The Ambassador of the People’s Republic of China to Dominica His Excellency XianJiang Lin says the final phase of the Dominica China Friendship Hospital comes to an end for a handing over during the first half of this year.
His Excellency made the announcement in his address during the commissioning of HIFU services at the Dominica-China friendship hospital on Wednesday March sixteen 2022.
Taiwan Diplomacy 💱
On Tuesday March 17, Prime Minister John Briceno outlined specific aspects of 2022-23 the General Revenue Appropriation Bill before the House of Representatives. Following the outcome of Belizean March 8-March 12 delegation to Taipei, he stated:
The new Budget, proposed at $1.361 billion, will be the largest spending and investment in the history of our country.
Overall deficit of $97.6 million will be bridged through grant funding from Taiwan and the issuing of treasury bills.
Notably, Belize and Taiwan had already agreed to a five-year program of grant and concessionary loans totaling US$105 million in 2021. The program has now been converted to a two-year length. Briceño detailed:
These additional funds will be in education, expanding the Healthy Start Feeding Program and eventually, the Digital Devices Program; in housing, expanding our current target for distributing quality, low-cost housing units countrywide; and in financing SME (small medium enterprises) credit, especially low interest loans in the agro-productive sector.
[Moreover], a US$16.8 million grant will be used for the design and construction of a new hospital for Ambergris Caye. (RP)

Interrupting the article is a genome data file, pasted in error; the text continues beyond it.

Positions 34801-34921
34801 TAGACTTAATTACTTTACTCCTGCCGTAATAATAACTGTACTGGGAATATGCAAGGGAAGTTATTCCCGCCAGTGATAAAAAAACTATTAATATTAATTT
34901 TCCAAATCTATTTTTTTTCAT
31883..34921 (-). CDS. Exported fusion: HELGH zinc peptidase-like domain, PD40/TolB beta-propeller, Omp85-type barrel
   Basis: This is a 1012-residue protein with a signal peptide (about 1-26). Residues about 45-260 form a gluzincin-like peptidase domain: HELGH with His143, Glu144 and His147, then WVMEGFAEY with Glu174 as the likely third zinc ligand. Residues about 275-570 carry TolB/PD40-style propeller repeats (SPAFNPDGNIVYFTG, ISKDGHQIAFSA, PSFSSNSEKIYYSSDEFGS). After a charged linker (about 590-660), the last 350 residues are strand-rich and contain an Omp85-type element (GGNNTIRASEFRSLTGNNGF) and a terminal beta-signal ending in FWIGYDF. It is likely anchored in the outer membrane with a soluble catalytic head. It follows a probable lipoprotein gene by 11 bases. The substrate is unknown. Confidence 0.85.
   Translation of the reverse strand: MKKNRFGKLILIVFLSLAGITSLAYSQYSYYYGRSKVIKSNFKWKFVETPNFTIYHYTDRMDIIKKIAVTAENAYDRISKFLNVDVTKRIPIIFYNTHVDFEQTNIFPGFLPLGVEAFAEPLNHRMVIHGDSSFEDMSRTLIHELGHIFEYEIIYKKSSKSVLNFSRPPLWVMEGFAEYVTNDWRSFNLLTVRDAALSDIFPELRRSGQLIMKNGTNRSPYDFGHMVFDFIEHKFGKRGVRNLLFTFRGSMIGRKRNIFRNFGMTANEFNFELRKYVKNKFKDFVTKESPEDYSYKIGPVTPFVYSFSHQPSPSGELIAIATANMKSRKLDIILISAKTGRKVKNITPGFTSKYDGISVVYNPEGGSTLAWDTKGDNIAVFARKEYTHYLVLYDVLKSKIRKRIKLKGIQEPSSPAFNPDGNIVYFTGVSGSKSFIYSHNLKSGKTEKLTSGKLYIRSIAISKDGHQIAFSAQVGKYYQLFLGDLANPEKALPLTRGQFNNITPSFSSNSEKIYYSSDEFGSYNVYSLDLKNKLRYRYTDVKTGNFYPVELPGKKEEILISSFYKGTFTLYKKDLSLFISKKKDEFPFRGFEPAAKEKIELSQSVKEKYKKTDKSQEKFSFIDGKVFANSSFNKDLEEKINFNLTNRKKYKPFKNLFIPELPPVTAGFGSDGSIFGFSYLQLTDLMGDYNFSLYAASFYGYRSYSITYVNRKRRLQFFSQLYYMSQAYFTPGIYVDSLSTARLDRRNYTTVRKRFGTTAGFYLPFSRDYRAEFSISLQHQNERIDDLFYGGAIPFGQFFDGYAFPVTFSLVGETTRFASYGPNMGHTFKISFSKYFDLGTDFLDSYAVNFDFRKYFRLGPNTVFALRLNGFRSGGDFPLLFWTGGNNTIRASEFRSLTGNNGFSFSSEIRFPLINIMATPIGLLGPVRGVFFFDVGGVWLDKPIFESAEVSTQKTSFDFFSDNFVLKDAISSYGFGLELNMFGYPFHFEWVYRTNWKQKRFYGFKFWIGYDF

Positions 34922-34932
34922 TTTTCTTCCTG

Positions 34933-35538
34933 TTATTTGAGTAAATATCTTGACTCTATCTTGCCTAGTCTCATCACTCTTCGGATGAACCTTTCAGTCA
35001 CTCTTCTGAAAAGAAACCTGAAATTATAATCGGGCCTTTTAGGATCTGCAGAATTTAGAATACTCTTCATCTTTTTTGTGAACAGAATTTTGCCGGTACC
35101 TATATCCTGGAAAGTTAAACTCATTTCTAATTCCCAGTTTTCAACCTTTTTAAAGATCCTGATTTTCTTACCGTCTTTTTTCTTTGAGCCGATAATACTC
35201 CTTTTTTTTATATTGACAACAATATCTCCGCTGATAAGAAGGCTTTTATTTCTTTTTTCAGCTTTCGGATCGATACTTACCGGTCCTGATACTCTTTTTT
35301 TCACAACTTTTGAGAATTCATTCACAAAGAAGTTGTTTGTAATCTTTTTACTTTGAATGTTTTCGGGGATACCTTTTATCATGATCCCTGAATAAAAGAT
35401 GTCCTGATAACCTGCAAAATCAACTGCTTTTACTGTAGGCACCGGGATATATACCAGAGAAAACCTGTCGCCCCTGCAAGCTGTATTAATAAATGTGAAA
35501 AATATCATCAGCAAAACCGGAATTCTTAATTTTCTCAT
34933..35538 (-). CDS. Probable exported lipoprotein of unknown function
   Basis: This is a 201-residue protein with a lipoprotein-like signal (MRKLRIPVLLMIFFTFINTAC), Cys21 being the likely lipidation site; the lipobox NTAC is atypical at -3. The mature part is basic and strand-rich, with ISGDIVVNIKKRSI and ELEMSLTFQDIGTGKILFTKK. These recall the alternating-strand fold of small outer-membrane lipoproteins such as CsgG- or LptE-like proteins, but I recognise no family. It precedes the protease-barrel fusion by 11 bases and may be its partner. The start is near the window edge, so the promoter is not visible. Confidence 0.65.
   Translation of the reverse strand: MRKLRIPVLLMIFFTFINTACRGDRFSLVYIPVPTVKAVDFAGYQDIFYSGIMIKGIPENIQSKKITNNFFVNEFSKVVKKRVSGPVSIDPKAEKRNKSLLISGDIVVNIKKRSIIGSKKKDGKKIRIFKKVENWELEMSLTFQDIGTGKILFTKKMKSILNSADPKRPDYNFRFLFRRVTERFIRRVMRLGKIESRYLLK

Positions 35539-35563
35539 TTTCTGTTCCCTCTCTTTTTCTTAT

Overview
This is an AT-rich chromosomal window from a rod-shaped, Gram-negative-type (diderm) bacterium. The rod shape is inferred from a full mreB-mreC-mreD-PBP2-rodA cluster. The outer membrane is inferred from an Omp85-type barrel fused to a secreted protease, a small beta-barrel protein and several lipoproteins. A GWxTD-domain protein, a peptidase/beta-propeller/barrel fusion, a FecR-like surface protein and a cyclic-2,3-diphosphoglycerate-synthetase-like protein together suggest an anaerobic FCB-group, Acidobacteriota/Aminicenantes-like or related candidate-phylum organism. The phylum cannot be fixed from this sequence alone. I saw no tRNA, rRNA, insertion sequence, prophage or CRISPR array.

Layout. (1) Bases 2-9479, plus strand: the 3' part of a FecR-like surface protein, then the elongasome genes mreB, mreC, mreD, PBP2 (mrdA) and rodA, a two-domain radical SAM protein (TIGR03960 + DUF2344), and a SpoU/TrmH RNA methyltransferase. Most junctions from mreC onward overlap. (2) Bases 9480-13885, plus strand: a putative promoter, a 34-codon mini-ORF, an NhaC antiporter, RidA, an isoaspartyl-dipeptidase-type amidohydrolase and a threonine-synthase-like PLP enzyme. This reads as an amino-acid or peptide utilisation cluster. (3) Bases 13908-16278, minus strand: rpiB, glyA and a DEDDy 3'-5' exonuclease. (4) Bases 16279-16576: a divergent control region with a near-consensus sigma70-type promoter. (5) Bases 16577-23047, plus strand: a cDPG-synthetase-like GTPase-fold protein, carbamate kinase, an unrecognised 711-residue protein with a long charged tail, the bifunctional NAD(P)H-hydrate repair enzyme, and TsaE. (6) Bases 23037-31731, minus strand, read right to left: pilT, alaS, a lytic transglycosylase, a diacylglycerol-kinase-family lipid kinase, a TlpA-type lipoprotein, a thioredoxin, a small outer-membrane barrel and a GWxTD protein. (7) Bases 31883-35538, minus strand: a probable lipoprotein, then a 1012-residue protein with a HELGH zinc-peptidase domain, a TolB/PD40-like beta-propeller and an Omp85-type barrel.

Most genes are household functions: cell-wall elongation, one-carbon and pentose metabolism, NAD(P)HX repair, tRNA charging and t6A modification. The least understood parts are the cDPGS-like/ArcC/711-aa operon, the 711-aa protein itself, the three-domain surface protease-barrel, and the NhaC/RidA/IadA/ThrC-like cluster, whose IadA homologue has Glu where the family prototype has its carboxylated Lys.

Broader Latin America 🏝🏔
This week saw the US Southern Command’s (SOUTHCOM) new commander General Laura Richardson present its yearly posture statement before the House Armed Services Committee. General Richardson spoke of China’s “ambition to fundamentally revise the world order to serve its authoritarian goals and expand its global influence.” China’s “investments in strategic infrastructure, systematic technology and intellectual property theft, disinformation and propaganda campaigns, and malicious cyber activity” were all cited as strategies being used by China to expand its “long-term access and influence” in the Western Hemisphere. Moves in the realm of 5G technology, the curtailing of Taiwan's diplomatic recognition, vaccine diplomacy, loans, and even investments in the Panama Canal and the port of Ushuaia in Argentina’s Tierra del Fuego were cited with concern. (IA)
Argentina 🇦🇷 + Brazil 🇧🇷 + China 🇨🇳 + Russia 🇷🇺
The war in Ukraine continues to rattle global commodity markets, raising concerns that food shortages could soon be felt around the world. Brazilian farmers are anxious at the impact of halted fertiliser supplies from Russia - the world’s leading exporter, and Belarus is having on its crop yields. Iran is now being mooted as a possible fertiliser supplier, which could be bartered for Brazilian corn.
Argentina has reopened its exports of soy oil and meal after freezing exports and raising export taxes from 31% to 33% earlier this month, while Brazil has cut import tariffs for ethanol and other food products to zero.
President Xi Jinping and Premier Li Keqiang both mentioned food security repeatedly in their speeches before the meeting of the Two Sessions held earlier in March. However, reducing China’s food import dependency is fraught with political risks for Beijing, by potentially inflating food prices for Chinese consumers. (IA)